Working for a carmaker is a dream come true for many, but for Transportation Design alumni Julien Bilodeau and Christine Park and Graphic Design student Bryce Shawcross, it’s a testament to their individual goals, ambition and perseverance, as well as Art Center’s stellar design programs.
Julien Bilodeau grew up in Baie Sainte-Marie, a small French Canadian town in Nova Scotia, where he dreamed about designing cars. When he came to Art Center, he said, “I was instantly impressed by the passion of the students, teachers and Southern California as a whole,” citing instructors Stewart Reed, Bumsuk Lim and Jason Hill as major influences on him as an artist and designer.
“Art Center really helped me develop a wide skill set, allowing me to approach design from a number of perspectives,” said Bilodeau. “The flexibility of the curriculum and supportive guidance allowed me to really pursue my own avenues with regards to my own interests.”
During his time at Art Center, he held an internship at the Honda Advanced Design Studio before transitioning into an internship at Porsche. Once his internship ended, he was offered a chance to complete his thesis project at Porsche. Although he couldn’t complete his final term at Art Center, he decided this was the best opportunity, knowing that it would be an important factor in eventually working at Porsche.
“For me, after embarking on this journey to become a car designer nearly 15 years ago, I can imagine no better end result to my educational experience,” said Bilodeau. “I feel that I am in the best possible place to start this new chapter in life. It’s the fulfillment of a nearly lifelong ambition.”
Christine Park TRAN 06 is the lead exterior designer for Cadillac. She began her career at GM Advanced Design as an intern while still a student. After graduation, she transferred to the Cadillac Design Studio in Michigan. “I love designing cars because they have a profound impact on our lives and our culture,” Park recently told E! Online. “It is so satisfying to create luxury experiences and driving environments that offer beauty, comfort and a seamless integration of technology.”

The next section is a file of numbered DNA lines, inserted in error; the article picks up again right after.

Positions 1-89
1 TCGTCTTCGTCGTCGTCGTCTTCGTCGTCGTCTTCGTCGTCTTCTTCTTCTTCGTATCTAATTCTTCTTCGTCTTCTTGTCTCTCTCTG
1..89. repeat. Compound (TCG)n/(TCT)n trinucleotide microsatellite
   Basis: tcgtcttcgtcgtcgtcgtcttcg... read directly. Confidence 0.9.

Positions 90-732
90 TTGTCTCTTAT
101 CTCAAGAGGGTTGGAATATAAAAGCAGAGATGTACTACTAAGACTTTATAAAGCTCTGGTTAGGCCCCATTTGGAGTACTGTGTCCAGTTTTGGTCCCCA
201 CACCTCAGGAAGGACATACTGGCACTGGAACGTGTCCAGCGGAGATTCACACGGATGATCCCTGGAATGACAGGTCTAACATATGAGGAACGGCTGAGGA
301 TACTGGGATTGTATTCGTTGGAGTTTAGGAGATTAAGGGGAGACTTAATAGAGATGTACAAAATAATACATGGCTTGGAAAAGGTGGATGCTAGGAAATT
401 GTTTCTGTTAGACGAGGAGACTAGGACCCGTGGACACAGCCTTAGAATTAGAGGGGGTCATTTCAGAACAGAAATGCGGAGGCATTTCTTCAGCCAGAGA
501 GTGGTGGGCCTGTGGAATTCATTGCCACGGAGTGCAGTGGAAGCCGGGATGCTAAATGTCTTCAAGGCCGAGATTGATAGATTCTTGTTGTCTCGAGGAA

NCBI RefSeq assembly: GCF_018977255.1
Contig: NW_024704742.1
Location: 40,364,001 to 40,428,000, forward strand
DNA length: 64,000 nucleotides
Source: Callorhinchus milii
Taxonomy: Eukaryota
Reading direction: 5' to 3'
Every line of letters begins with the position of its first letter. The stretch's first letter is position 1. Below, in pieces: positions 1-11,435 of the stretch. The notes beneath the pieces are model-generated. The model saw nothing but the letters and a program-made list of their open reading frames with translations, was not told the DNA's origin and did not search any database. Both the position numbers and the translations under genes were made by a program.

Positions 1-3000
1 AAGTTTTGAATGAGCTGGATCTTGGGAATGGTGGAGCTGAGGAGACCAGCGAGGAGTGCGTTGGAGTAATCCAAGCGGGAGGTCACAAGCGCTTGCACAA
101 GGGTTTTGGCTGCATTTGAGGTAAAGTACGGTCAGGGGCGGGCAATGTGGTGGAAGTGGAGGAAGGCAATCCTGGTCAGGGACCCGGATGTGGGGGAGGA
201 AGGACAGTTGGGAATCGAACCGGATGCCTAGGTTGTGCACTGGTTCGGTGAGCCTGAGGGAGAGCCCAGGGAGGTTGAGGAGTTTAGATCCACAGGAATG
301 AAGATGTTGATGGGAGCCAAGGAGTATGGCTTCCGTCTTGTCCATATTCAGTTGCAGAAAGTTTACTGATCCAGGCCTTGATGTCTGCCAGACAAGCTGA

When asked to describe her typical day, Park says it’s full of action: “Designing a car is a collaborative process. My workday often includes trend research and looking for inspirational visuals, sketching cars, studio reviews with leadership and working closely with sculptors, engineers and supplier partners. The creative energy here is contagious and we all push each other to create new and innovative vehicle designs.”
Bryce Shawcross, who is a former Student Body President and President of OutNetworks at Art Center, works at Tesla Motors as a graphic and lifestyle product designer at the L.A. Design Studio. He’s still attending classes at night, and plans to graduate within the year.
“I sit on the company’s design team, and I design brand systems, environmental graphics for our charging stations, vehicle icons and typography, among the traditional requirements of graphic design,” said Shawcross.
After speaking to a friend in student government who was interning at Tesla, he went to the model release of one of their SUVs. “I saw the energy and the product and how cool it was, and thought, ‘I must be a part of this. This is a company I have to work for.’ So I sent an email that basically said, ‘I love you. I have to work for you,’ along with my portfolio.” That email got him an internship as a graphic designer – two weeks later, he was offered a full-time position with their Special Projects team.
Shawcross cites his involvement in extracurricular activities as a major influence in learning to manage productions and coordinate projects, something that has translated well at his job. “Whenever we got to do events or planning or deal with school policy – these are the skills I’ve taken,” said Shawcross. “If I start a project, it can’t just be my project. It needs to be in the same direction that everyone else is moving.”